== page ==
When did mankind become smart?
Oddly enough, there seems to be a lack of confidence as to governance in general and provision of health services in particular. We see recessions and bailouts, and failures such that migrations are on the rise. Some result from climate issues; many of these are compounding issues. With improved governance, climate issues can be managed, or at least adapted to. As it stands, such pressures can make things much worse.
The 'long tail' of history
These problems are nothing new. Scientists have indicated that humans have been genetically stable for 100,000 years or so. The prevalent modern conception is that civilization pulled itself together only in the last few hundred years. Nonetheless, food, clothing, and shelter has been provided individually and severally to great effect for a good long time -- using capacity that has similarly existed for a good long time. Image: www.ancient.eu/article/680/daily-life-in-ancient-mesopotamia/
What experiences have we had to draw from regarding health?
"...foragers [were] neither idyllically affluent nor nasty and brutish. Somewhere between these extremes, we recognize significant challenges posed by seasonal shortages, interpersonal violence, and chronic parasitic infections. But we can also argue that ... foragers did not experience the kinds of acute infections that we see in sedentary agricultural societies leading to the present day." (Barrett & Armelagos, 2013, Oxford, 27-28). There has been much, much more to the story, and many lose ends had been left, that we are well-served to investigate...
Meeting the needs of the people is the fundamental task of leadership
Mark Nathan Cohen has been a student of early civilization. He concluded that, based on may kinds of archaeological study, means of living of early peoples were different than has been generally understood. In concert with many studies, he concluded that approximately 10,000 years ago, a decision was made to engage in intensive agriculture in order to substantially boost the population. In the process, health levels actually deteriorated. Resulting civilization involved tradeoffs, which were often complex and difficult.
Civilization is health | Health is Civilization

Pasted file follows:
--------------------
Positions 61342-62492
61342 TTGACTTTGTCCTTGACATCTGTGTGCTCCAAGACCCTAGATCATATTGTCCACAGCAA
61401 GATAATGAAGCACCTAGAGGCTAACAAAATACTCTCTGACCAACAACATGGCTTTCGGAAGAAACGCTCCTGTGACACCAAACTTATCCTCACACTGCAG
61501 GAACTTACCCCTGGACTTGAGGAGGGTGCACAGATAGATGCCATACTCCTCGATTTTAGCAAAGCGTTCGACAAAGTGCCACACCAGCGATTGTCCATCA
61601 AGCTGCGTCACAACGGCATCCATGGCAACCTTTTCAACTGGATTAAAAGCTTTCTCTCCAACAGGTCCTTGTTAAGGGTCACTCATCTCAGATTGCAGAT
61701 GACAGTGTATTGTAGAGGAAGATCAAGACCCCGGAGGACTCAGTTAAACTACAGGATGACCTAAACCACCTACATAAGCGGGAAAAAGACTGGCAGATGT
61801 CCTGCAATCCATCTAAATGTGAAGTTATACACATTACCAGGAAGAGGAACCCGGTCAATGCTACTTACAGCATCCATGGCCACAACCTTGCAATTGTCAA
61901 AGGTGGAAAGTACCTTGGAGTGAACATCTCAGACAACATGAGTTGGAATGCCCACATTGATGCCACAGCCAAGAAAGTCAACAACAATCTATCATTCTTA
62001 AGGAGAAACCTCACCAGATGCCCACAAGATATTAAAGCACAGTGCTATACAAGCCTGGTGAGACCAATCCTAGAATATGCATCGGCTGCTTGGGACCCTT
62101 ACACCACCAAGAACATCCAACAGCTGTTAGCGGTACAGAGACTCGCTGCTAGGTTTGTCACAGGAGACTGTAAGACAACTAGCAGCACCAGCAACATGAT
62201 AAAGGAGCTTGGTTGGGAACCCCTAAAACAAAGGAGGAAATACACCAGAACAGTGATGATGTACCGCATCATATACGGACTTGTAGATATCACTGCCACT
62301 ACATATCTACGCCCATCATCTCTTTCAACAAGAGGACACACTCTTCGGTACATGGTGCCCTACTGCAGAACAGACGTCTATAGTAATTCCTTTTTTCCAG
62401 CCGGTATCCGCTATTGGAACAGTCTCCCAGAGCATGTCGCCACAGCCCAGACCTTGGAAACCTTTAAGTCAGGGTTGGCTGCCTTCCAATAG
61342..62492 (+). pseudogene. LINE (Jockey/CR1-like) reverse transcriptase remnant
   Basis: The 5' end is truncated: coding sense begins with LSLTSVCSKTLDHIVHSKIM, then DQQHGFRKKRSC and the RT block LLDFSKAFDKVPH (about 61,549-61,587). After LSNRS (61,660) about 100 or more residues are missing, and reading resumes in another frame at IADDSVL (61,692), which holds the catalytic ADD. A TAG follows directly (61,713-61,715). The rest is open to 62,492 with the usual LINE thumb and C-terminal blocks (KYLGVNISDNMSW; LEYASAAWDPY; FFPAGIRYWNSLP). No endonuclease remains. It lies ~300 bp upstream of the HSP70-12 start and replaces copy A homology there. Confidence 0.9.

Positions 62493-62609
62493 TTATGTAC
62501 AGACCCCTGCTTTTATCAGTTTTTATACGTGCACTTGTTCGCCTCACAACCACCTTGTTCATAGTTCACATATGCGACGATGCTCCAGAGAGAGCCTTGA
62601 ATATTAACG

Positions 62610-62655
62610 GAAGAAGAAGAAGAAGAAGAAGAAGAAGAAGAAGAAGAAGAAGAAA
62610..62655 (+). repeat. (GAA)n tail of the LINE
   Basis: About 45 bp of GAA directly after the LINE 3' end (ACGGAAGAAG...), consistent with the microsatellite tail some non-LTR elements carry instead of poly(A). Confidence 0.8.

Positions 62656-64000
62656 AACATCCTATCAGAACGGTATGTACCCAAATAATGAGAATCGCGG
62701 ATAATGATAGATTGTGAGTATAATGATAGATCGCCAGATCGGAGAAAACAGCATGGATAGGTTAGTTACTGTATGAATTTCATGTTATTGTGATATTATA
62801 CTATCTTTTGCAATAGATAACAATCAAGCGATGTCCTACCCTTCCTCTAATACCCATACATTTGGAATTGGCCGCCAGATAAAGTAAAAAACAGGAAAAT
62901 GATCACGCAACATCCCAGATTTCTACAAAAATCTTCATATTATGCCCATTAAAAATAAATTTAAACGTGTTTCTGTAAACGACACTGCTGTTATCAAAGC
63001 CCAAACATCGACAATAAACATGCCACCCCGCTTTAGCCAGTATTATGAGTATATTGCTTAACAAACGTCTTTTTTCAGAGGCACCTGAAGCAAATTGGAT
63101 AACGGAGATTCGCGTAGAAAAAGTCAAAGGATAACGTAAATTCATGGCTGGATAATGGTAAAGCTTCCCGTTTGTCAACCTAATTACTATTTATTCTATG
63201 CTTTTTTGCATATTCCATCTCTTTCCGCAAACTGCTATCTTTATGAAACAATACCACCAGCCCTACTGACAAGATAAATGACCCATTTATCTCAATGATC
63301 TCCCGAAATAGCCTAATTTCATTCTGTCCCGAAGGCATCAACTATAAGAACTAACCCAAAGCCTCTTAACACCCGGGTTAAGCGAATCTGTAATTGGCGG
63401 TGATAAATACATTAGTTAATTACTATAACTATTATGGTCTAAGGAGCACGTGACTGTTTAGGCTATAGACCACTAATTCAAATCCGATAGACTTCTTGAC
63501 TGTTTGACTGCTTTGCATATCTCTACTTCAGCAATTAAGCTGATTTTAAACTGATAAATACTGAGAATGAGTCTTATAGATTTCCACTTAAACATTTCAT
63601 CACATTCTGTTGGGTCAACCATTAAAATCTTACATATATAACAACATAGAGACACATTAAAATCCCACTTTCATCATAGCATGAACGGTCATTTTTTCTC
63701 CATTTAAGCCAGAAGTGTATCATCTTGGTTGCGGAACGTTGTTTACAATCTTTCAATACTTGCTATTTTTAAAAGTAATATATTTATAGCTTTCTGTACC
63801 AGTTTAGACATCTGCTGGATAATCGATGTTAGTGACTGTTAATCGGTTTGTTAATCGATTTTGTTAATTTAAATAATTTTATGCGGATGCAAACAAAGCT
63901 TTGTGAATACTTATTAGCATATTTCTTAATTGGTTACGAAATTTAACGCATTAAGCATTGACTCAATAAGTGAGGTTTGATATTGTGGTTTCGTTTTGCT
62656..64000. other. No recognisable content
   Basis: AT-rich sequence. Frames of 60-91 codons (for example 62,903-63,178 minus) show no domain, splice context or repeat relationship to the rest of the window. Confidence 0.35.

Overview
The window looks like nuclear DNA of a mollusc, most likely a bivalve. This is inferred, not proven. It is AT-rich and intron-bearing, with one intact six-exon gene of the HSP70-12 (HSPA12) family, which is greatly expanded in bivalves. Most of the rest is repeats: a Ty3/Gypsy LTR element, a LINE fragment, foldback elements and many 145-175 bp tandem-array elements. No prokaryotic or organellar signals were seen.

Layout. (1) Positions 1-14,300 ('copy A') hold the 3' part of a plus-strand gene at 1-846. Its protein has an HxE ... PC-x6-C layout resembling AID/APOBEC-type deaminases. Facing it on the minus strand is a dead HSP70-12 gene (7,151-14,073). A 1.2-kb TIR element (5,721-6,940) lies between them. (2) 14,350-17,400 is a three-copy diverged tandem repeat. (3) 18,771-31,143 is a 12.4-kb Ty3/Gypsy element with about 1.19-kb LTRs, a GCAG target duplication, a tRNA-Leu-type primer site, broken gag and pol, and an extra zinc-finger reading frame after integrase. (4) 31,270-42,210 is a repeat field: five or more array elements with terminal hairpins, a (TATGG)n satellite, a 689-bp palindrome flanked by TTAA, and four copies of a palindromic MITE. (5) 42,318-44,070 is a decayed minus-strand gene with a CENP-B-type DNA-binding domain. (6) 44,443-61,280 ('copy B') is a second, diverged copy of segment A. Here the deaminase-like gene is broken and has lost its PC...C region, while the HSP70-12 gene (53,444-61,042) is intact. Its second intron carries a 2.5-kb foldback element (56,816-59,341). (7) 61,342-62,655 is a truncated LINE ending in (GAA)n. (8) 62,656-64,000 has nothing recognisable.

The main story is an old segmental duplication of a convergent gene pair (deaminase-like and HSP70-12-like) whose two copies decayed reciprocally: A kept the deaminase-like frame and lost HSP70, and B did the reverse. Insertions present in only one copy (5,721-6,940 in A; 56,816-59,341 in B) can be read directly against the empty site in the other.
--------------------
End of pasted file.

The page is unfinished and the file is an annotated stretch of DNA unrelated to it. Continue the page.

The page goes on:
Success in this activity entails the development of civilization. Why are physiological and social needs of the people subject to chimeric markets and many forms of risk that were looked at anciently, according to now-available records, from much more practical perspectives. Sustenance was assured to the degree possible. The "great organizations" of Sumer, for example, from 4th millennium BCE onward, demonstrated a powerful and effective policy of combining individual, local production of food necessities with group-oriented production of grain in high volume for purposes of trade and storage. Cities developed for such purposes were amazing as to their scope and effectiveness.
Understanding the history of human success
Representative sampling is sorely missing in the the study of governance prospects. Europeans took great effort to understand the Greeks, but nothing before. There was no way to know -- at least in the way of written records. They were missing out on a mother-load of information. What did exist was buried in the deserts and otherwise not available. This was the case until the 19th century, when records were found and deciphered in Mesopotamia and elsewhere that told different stories with respect to development and the underpinnings of civilization. The image is a reconstruction of the ancient Sumerian city of Ur.
- When did mankind become smart?
- The 'long tail' of history
- What experiences have we had to draw from regarding health?
- Meeting the needs of the people is the fundamental task of leadership
- Civilization is health | Health is Civilization
- Understanding the history of human success